2. With moistened hands, roll the dough into heaping tablespoon size balls. Place on ungreased baking sheets, 2 at a time, since they’re large and will spread quite a bit. Bake about 10-12 minutes, or until the active bubbling subsides. Place the baking sheet on rack and let cool until the cookies are firm enough to lift with a flexible metal spatula but are still malleable, 3 to 5 minutes.

3. Using 2 small soup bowls measuring 4 1/2 to 5-inches across the tops – when set but still malleable, lift the cookies, one at a time, and place each in a bowl, nutty, bumpy side up. Gently press the bottom to flatten.  Let set, then remove and continue with rest of cookie bowls.  You should get about 7 – 9  bowls.  You need 4 bowls for this recipe.

1. In a medium bowl whisk egg, cream, spices. Soak pound cake circles in the mixture, making sure all sides are soaked. Let sit for 5 minutes.

2. Heat butter in large skillet over medium high heat. Transfer soaked pound cake circles to the skillet and fry until golden brown on each side.

1. Bring maple syrup to a boil then remove from heat.

2. In a large bowl, whisk egg yolks and pour a little bit of the maple syrup in while whisking (this is to temper your egg yolks so they don’t curdle).

3. Add warmed egg yolks to hot maple syrup until well mixed.

4. Measure 1/4 cup of whipping cream in a bowl and sprinkle it with the gelatine. Let it rest for 5 minutes. Place the bowl in a microwave for 45 seconds (microwave for 10 seconds at a time and check it in between) or place the bowl in a pan of barely simmering water, stir to ensure the gelatine has completely dissolved.

5. Whisk the gelatine/whipping cream mixture into the maple syrup mixture and set aside.

6. Whisk occasionally for approximately an hour or until the mixture has the consistency of an unbeaten raw egg white.

7. Whip the remaining cream. Stir 1/4 of the whipped cream into the maple syrup mixture. Fold in the remaining cream.

1. Place diced strawberries in a bowl with sugar, and let macerate for about 10-15 minutes. Melt softened gelatin in the microwave for 5 seconds, or place bowl in a saute pan of simmering water, to melt. Stir bacon and melted gelatin into strawberries, then a grind or two of black pepper. Let sit until strawberry liquid thickens, like egg white.

1.  Line 4 mousse rings with acetete or parchment paper, extending a few inches above the rims.

2.  Place one french toasted pound cake circle in the bottom of each mousse ring.  Brush each with maple syrup.

3.  Divide half of mousse equally between the four mousse rings.  Top each with a heaping tablespoon of strawberry confit, then pour the reamining  mousse on top, again equally in each mousse ring,  Place in fridge and let set for several hours to overnight,  Top with a drizzle of maple syrup, some candied bacon, and a piece of strawberry.

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‘Chocolate dipped Strawberry’ Macarons and a Winner is announced!

February 10, 2010 at 2:15 pm | Posted in Cookies, Dessert, Giveaway, Macarons | 35 Comments
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I’ve lost my macaron mojo.  I don’t know if it’s temporary or permanent, but my cocky macaron assurance has left the building.  When I finally mastered these little babies last October, I was jubilant – I bragged all over creation about how every batch turned out perfect – beautiful feet and shells as smooth as a baby’s butt.  I waxed on and on about possibly starting a ‘mac a month’ entry on my blog – I joined up with Deeba and Jamie’s monthly MacTweets- Attack and I even bought almond meal in bulk, since surely I was going to be using it quite a bit now that I’d mastered macarons!  Well..I’ve been using it alright, but the bitches turned on me.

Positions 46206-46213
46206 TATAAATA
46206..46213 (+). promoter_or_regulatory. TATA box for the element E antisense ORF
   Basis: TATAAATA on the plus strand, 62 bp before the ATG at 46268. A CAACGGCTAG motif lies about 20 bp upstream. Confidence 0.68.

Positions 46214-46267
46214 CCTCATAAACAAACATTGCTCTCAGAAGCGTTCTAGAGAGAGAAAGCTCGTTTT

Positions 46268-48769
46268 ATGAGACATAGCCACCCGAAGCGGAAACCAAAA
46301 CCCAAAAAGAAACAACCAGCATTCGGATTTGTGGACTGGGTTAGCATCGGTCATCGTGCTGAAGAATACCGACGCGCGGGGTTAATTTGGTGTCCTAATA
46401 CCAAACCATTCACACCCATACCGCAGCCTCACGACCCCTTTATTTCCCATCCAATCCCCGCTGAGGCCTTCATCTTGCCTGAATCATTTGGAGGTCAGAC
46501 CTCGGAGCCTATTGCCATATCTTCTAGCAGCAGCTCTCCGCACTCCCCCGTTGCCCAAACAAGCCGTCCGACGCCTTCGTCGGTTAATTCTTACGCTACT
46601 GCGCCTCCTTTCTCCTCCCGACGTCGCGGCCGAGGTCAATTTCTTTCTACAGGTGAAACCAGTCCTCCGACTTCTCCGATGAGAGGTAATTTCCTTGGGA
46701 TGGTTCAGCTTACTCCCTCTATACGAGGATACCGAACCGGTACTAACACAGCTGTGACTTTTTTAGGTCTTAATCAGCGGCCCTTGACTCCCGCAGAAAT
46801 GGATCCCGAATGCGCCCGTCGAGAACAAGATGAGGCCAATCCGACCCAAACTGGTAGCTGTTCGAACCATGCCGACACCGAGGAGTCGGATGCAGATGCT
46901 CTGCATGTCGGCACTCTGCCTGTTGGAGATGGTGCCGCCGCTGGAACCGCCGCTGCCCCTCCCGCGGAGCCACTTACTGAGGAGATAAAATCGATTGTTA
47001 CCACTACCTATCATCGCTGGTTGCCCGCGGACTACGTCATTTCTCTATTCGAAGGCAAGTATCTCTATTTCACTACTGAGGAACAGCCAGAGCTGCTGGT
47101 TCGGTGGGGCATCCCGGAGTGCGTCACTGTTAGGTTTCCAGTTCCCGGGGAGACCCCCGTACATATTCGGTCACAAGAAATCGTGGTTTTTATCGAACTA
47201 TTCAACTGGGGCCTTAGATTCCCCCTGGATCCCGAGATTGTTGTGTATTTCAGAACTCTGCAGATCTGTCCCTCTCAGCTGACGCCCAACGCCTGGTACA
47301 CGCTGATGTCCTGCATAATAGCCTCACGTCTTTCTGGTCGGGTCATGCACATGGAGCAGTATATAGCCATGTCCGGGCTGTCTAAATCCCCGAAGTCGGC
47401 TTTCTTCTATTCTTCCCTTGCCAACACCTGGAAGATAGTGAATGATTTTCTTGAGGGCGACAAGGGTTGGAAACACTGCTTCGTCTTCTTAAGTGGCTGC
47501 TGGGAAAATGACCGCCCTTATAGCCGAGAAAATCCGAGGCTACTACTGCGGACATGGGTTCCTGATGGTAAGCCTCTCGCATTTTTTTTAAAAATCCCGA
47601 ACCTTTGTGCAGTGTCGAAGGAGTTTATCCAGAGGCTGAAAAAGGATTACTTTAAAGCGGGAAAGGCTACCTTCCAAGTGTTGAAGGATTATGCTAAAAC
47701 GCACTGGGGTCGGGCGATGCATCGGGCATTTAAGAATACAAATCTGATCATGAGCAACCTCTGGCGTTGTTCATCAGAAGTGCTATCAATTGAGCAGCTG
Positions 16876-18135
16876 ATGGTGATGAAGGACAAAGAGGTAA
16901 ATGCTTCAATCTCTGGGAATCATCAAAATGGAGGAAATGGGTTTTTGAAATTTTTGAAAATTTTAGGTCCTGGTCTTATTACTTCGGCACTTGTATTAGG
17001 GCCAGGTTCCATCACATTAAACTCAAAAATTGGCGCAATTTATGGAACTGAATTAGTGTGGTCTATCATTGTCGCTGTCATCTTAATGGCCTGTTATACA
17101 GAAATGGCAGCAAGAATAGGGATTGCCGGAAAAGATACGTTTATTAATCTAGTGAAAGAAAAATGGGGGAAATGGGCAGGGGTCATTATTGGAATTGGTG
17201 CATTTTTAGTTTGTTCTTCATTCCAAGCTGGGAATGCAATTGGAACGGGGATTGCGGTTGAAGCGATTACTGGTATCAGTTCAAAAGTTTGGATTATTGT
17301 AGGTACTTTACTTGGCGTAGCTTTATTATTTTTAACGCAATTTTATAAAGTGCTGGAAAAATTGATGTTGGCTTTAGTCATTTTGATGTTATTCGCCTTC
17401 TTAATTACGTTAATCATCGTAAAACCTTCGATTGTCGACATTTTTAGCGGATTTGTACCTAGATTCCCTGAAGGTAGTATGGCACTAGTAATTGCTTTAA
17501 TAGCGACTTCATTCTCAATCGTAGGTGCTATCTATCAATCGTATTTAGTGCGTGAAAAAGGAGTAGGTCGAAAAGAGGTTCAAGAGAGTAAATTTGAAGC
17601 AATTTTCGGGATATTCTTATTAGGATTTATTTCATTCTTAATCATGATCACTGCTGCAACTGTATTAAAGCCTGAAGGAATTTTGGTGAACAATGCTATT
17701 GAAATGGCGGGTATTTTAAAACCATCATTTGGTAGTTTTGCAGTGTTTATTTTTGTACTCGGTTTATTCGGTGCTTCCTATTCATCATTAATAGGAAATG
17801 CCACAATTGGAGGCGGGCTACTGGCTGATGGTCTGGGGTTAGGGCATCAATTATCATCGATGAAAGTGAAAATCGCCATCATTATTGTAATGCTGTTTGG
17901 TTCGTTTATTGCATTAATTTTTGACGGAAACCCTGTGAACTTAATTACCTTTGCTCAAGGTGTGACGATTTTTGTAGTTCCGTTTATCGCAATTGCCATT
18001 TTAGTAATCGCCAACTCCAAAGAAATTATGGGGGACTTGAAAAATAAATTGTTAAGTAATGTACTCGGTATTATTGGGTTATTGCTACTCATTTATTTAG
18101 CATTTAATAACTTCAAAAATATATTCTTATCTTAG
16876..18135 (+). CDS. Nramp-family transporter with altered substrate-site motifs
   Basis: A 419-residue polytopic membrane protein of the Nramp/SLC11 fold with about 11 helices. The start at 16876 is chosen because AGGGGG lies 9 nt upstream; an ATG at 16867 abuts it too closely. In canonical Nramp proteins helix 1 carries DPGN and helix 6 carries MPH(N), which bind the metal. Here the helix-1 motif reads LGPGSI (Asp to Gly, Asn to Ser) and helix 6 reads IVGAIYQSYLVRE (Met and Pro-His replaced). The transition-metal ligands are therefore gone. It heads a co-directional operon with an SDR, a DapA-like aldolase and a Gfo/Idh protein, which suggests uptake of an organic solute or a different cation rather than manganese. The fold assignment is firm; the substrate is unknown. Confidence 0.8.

Every attempt at macarons the past 2 months has been met with complete failure.  The thing is, I already know they’re going to fail before I put them in the oven.  It’s a batter failure – too thick or too’s always one or the other . The perfect lava like consistency has abandoned me.

I’ve changed nothing.  I age my egg whites anywhere from 24-48 hours, sometimes longer, and all the dry ingredients are weighed on my newly calibrated scale which is rarely, if  I truly believe the macaron gods are teaching me a little lesson in humility here – as in don’t overstep your boundaries with these chicks.  Make them the center of attention rather than bragging about your sudden amazing ability to turn out pan after pan of  supermodels every.single.time. They need inclusive adoration to thrive.  Oh, and don’t call them bitches.  I think that’s what did me in.

These macarons are my third, yep count ’em, third attempt this month.  Last month I had to skip it altogether because four tries didn’t turn out.  On the third try this month, only 8 shells turned out ‘passable’ (translation – one good side to photograph).

However, I wasn’t going to miss this month’s Valentine Mac Attack, so I soldiered on and decided to make the most of these eight shells.  Did I mention the powdered red food coloring didn’t work either?  No idea why, but I ended up with dull, mauve shells, so I air brushed the bitches red.  Back to gel paste and drying the tant pour tant – IF the macarons gods will give me another chance.

I decided, since beauty wasn’t going to be an option this month, to load these babies with chocolate. inside-out.  I needed to disguise the imperfections and what better way to do it then with drizzles of chocolate?  Chocolate dipped strawberries scream Valentine’s Day to me (well, if I had my way, they’d scream every day to me).  Okay, so here’s what I did – I air brushed them red (because my red powdered food color was bluffin’) , drizzled tons of white and dark chocolate over the cooled shells, then filled them with 1) Strawberry Dark Chocolate Ganache and 2) Strawberry Mascarpone Cream.  Let me tell you, these were super duper tasty, and you know the old adage, beauty is in the eye..well mouth in this case, of the beholder.  They may not be beautiful, but their edibility factor rocks.